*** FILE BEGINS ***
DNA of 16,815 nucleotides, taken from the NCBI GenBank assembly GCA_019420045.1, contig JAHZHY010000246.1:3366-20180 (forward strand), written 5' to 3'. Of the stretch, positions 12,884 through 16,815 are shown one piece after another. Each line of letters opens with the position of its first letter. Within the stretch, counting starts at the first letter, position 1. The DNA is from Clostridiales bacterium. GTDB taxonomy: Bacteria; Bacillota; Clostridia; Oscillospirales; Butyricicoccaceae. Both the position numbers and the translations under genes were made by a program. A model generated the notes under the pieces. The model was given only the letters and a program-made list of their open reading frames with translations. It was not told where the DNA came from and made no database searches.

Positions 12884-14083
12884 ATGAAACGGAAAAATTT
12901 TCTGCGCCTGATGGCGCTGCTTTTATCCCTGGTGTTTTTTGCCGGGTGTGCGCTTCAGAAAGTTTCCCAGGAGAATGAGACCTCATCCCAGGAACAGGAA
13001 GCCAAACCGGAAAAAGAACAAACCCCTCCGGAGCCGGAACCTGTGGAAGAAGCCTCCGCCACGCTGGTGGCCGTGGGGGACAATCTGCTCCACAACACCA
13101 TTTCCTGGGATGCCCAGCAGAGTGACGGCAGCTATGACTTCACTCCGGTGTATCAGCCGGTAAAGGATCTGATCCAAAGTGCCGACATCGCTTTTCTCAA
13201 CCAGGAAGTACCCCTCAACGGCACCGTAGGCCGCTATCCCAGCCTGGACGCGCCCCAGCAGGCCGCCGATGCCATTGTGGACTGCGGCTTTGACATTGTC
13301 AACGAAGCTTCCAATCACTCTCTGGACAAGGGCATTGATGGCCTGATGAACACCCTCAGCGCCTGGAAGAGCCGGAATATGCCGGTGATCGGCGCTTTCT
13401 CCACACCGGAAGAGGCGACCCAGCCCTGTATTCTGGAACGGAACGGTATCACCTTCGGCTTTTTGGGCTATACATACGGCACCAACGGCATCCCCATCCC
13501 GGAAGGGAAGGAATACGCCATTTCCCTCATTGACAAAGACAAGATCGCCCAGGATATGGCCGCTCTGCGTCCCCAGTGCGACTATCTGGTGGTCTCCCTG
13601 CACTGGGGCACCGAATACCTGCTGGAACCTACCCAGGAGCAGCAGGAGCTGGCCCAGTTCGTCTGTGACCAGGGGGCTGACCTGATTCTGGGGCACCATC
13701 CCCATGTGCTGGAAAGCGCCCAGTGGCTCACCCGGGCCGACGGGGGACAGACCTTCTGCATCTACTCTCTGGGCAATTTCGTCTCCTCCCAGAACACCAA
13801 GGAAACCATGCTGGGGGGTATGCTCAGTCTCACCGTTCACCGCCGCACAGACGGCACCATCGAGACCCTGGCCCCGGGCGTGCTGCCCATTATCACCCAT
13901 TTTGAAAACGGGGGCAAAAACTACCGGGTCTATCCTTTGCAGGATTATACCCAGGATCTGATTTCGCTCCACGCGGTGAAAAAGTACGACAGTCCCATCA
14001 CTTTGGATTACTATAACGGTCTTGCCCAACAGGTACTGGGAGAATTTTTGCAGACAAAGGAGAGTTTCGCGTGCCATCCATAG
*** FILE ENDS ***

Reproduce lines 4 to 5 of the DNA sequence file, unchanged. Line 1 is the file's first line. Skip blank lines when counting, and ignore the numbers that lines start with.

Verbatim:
12901 TCTGCGCCTGATGGCGCTGCTTTTATCCCTGGTGTTTTTTGCCGGGTGTGCGCTTCAGAAAGTTTCCCAGGAGAATGAGACCTCATCCCAGGAACAGGAA
13001 GCCAAACCGGAAAAAGAACAAACCCCTCCGGAGCCGGAACCTGTGGAAGAAGCCTCCGCCACGCTGGTGGCCGTGGGGGACAATCTGCTCCACAACACCA